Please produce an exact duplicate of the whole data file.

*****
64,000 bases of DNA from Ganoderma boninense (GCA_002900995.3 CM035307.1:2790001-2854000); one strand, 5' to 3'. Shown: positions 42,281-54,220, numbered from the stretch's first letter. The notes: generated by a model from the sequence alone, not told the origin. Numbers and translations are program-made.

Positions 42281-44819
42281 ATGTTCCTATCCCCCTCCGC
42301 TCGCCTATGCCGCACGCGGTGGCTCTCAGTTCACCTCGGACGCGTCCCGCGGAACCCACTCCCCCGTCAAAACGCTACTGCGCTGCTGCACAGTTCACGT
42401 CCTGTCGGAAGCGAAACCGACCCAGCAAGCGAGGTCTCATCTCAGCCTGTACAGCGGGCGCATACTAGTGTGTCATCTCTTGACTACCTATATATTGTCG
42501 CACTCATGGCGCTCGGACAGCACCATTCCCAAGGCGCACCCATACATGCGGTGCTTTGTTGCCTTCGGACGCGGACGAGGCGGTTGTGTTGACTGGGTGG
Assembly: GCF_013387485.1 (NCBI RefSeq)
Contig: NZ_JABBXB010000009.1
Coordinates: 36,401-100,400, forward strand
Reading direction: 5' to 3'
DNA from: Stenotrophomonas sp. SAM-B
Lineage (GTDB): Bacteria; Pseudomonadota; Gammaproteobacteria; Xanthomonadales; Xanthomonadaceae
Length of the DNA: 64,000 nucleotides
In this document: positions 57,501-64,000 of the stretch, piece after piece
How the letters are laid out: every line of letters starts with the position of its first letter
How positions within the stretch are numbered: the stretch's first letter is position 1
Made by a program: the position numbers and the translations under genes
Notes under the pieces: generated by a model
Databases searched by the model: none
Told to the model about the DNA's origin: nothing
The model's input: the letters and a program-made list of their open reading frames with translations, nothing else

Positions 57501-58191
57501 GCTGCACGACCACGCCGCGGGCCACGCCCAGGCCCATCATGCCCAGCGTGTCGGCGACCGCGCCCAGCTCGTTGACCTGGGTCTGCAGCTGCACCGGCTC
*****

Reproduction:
64,000 bases of DNA from Ganoderma boninense (GCA_002900995.3 CM035307.1:2790001-2854000); one strand, 5' to 3'. Shown: positions 42,281-54,220, numbered from the stretch's first letter. The notes: generated by a model from the sequence alone, not told the origin. Numbers and translations are program-made.

Positions 42281-44819
42281 ATGTTCCTATCCCCCTCCGC
42301 TCGCCTATGCCGCACGCGGTGGCTCTCAGTTCACCTCGGACGCGTCCCGCGGAACCCACTCCCCCGTCAAAACGCTACTGCGCTGCTGCACAGTTCACGT
42401 CCTGTCGGAAGCGAAACCGACCCAGCAAGCGAGGTCTCATCTCAGCCTGTACAGCGGGCGCATACTAGTGTGTCATCTCTTGACTACCTATATATTGTCG
42501 CACTCATGGCGCTCGGACAGCACCATTCCCAAGGCGCACCCATACATGCGGTGCTTTGTTGCCTTCGGACGCGGACGAGGCGGTTGTGTTGACTGGGTGG
Assembly: GCF_013387485.1 (NCBI RefSeq)
Contig: NZ_JABBXB010000009.1
Coordinates: 36,401-100,400, forward strand
Reading direction: 5' to 3'
DNA from: Stenotrophomonas sp. SAM-B
Lineage (GTDB): Bacteria; Pseudomonadota; Gammaproteobacteria; Xanthomonadales; Xanthomonadaceae
Length of the DNA: 64,000 nucleotides
In this document: positions 57,501-64,000 of the stretch, piece after piece
How the letters are laid out: every line of letters starts with the position of its first letter
How positions within the stretch are numbered: the stretch's first letter is position 1
Made by a program: the position numbers and the translations under genes
Notes under the pieces: generated by a model
Databases searched by the model: none
Told to the model about the DNA's origin: nothing
The model's input: the letters and a program-made list of their open reading frames with translations, nothing else

Positions 57501-58191
57501 GCTGCACGACCACGCCGCGGGCCACGCCCAGGCCCATCATGCCCAGCGTGTCGGCGACCGCGCCCAGCTCGTTGACCTGGGTCTGCAGCTGCACCGGCTC